I cherished how this stressed the importance of God's grace together with, and not apart from, our response to that grace.

Monday, April 2, 2018

April 1, 2018 - Easter - Resurrection is a Messy Business

Today was the culmination of the theme of Holy Week this year where there was an emphasis on an understanding that religious purity does not need to constrain our celebrations that honor God's being there for us and for being the creator who made us who we are.

Pastor Ray didn't give his sermon on the Mark 16: 1-8 Gospel printed in the bulletin, He was spontaneous and instead preached on the Easter Vigil Gospel reading John 20:1-18 that spoke to his theme.

Pastor Ray preached about how messy the business of resurrection can be. His core insight came from Mary's mistaking Jesus as a gardener. This also cleverly played into Easter falling on April Fool's Day. Pastor Ray observed that Jesus was not playing an April Fools joke on Mary by disguising himself as a gardener.

Holy Week started with Maundy Thursday and the image of God loving everything about us, including our dirty feet. For Easter Pastor Ray presented us with Jesus who was so dirty, after what he had went through during the passion story and Crucifixion, that it would be natural for Mary not to recognize him as Jesus and, instead, mistake him for a gardener; an occupation involving dirt.

I appreciate the benefits of this insight. The beauty that Mary does not recognize Jesus until he calls her name is highlighted and the spiritual truth of that is an extraordinary take away for me of this Easter service. I also appreciate that a focus on not being dirty can keep us from Christian mission. We can see this coming up in Jewish purity laws because we do not follow them.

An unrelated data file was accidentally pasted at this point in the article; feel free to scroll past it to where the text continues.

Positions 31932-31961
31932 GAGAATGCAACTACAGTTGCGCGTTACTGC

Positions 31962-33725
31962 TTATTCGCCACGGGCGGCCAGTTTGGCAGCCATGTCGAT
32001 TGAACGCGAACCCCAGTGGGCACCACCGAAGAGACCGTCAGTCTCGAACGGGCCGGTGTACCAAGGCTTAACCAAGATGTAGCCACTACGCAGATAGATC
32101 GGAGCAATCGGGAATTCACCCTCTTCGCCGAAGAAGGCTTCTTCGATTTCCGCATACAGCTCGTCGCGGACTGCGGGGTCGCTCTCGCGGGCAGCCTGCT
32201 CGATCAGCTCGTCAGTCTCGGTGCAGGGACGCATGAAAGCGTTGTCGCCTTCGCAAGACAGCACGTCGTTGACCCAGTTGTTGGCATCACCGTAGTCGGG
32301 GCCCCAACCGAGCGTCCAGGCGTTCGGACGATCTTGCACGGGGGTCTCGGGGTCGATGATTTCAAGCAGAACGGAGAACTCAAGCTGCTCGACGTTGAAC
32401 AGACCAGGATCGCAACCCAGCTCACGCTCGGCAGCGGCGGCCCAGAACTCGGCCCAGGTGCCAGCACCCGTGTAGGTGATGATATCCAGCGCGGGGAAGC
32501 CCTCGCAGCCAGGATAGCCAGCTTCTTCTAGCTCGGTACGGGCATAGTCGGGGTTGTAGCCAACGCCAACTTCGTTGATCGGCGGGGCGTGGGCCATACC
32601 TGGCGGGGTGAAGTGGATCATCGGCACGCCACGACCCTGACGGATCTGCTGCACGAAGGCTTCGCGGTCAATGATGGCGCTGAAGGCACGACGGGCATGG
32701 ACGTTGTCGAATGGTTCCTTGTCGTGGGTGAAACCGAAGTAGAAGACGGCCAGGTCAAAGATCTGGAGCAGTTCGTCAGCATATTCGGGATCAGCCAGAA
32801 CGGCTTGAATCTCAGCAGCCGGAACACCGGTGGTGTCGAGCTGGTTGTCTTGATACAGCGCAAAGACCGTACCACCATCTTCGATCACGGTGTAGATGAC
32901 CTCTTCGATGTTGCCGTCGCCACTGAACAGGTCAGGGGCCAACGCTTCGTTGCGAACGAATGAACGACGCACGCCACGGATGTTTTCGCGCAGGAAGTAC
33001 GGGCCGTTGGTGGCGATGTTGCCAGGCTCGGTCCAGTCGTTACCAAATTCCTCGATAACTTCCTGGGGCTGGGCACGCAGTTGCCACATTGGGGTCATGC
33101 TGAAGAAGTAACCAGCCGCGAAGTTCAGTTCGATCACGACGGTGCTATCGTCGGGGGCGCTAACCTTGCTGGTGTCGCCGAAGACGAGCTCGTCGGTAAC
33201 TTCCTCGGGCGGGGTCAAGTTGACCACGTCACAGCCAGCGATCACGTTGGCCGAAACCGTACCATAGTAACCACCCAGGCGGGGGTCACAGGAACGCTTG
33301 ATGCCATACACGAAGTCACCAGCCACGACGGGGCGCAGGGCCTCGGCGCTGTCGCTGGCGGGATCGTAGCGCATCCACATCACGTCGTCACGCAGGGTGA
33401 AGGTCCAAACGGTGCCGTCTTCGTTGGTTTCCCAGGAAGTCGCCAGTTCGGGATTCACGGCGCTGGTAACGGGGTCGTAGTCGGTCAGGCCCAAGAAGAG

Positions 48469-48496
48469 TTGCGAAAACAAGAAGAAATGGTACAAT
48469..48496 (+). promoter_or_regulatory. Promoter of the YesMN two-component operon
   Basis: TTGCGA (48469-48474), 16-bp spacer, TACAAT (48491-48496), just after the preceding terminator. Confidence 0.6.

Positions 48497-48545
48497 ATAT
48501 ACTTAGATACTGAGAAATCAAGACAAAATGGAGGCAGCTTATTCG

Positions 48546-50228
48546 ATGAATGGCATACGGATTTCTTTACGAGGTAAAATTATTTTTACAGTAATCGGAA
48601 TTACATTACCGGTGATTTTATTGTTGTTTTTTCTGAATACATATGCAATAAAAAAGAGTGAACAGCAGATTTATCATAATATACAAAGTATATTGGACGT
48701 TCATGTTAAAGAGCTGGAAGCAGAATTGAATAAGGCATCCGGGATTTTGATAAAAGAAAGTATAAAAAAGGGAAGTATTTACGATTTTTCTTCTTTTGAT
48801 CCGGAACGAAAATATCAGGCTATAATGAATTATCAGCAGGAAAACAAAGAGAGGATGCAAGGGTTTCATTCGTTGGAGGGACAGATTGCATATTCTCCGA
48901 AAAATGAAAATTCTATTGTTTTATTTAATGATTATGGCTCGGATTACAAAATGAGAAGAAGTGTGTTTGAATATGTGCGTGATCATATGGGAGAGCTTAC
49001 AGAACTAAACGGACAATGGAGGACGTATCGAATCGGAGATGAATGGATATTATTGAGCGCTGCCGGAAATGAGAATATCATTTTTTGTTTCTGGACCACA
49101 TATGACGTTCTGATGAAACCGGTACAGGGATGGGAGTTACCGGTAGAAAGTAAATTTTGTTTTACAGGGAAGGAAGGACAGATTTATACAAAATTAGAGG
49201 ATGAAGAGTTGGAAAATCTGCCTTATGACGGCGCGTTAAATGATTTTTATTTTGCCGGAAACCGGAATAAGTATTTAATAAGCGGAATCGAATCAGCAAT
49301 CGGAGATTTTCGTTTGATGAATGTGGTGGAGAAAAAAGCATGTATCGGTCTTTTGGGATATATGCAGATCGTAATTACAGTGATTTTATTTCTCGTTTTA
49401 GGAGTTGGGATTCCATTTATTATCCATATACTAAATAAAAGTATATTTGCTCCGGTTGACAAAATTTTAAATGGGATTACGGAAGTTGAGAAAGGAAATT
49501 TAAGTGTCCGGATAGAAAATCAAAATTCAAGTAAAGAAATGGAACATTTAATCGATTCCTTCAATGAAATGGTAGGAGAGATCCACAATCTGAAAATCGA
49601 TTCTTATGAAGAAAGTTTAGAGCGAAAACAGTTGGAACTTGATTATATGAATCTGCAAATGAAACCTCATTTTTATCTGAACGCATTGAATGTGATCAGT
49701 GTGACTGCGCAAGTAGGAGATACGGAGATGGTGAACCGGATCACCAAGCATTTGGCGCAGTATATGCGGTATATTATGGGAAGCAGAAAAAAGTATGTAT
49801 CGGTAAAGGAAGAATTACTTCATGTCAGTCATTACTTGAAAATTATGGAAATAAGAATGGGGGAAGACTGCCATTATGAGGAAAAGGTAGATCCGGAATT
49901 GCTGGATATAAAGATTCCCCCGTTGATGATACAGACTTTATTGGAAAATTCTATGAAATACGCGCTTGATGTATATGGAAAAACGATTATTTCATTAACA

Unfortunately when the spiritual is explained in physical terms, physical credulity can quickly become strained. Whenever we come to faith by emphasizing the importance of the empty tomb truly being in the physical world, the result becomes messy.

Take this particular insight about the physical story emphasizing the dirtiness of the resurrected body of Jesus. First off, the body was prepared before the tomb and ,even if it were not, would dirt, bruises and abuses on a body coming through the resurrection be enough to obscure the identity of Jesus from Mary after a verbal exchange? Secondly, what is Jesus wearing for this mistake to occur (which begs the question was there a miracle as far as clothes to wear was concerned?) I could go on but a final observation on this. Jesus has gone through crucifixion. All the wounds and marks made must either no longer be on his body or they are ignored by Mary when she doesn't recognize Jesus.

Messy indeed. I do not argue against the empty tomb. At issue is how much life-experience reality must be either ignored or our focus turns to all these trivialities. We can simply try to dismiss them but when emphasis is given to physical body resuscitation as a central tenet of our faith, our Christian story must inherit this messier resurrection. We quickly are forced to fall back on the mystery and / or assert God can do anything. However, when we resolve the messiness in this way it limits the rational substance of any argument going forward.

Certainly something simpler is what Easter is primarily about for most people. There was our usual brunch between the 8:30 and 10:30 services where contributions go to sending our youth to the ELCA churchwige Gathering that is in Houston this year,

Creator sang many of the songs we traditionally sing on Easter. Jesus Christ Is Risen Today, All Are Welcome to open the service. Now All The Vaults of Heaven ResoundsThine is the Glory and Alleuluia! Sing to Jesus are on our traditional list closing with Alleluia! Jesus is Risen.

The choir sang a medley of He is Lord, All Things New (which featured a solo by Sonnet), and Up from the Earth. Matt  did a great job choosing the material, rehearsing and directing the choir which was a little light in number this year.

So, once again I am reminded of past Easter sermons and something I truly believe - Resurrection is a gift from God and received by faith. The messiness remains but messiness does not need to deter faith